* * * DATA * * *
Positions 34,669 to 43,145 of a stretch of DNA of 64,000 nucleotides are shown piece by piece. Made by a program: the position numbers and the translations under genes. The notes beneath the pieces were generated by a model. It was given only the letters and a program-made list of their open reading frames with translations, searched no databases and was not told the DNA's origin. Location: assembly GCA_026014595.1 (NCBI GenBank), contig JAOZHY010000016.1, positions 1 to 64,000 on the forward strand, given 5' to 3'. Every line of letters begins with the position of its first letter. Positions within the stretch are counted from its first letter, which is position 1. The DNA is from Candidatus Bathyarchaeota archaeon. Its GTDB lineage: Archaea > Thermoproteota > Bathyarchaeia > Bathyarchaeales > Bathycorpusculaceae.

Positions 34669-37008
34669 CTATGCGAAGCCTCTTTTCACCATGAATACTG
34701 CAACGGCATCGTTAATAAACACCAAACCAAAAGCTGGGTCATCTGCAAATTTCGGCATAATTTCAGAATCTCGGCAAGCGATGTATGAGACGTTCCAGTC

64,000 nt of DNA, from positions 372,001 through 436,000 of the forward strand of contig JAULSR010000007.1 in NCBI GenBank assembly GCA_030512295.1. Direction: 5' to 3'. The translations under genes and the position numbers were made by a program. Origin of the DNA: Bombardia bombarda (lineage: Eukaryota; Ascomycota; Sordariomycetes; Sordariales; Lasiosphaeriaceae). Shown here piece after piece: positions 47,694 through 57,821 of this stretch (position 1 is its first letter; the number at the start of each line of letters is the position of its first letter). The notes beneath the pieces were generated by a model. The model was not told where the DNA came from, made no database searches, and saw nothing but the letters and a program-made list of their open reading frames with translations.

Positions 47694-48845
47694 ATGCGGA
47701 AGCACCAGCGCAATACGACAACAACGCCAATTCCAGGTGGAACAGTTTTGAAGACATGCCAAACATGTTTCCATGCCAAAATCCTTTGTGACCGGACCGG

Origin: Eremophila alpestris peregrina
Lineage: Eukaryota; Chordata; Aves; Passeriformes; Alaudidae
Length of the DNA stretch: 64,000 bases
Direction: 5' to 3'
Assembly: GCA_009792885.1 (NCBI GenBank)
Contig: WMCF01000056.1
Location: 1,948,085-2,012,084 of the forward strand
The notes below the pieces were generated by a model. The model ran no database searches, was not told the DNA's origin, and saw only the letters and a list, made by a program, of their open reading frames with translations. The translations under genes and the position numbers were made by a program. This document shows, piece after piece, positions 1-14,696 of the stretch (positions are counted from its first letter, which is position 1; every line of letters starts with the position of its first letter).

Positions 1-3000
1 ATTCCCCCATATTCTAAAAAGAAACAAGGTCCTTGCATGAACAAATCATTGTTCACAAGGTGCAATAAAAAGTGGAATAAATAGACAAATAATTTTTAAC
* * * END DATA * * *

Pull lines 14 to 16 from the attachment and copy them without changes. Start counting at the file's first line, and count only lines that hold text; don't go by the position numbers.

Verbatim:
Contig: WMCF01000056.1
Location: 1,948,085-2,012,084 of the forward strand
The notes below the pieces were generated by a model. The model ran no database searches, was not told the DNA's origin, and saw only the letters and a list, made by a program, of their open reading frames with translations. The translations under genes and the position numbers were made by a program. This document shows, piece after piece, positions 1-14,696 of the stretch (positions are counted from its first letter, which is position 1; every line of letters starts with the position of its first letter).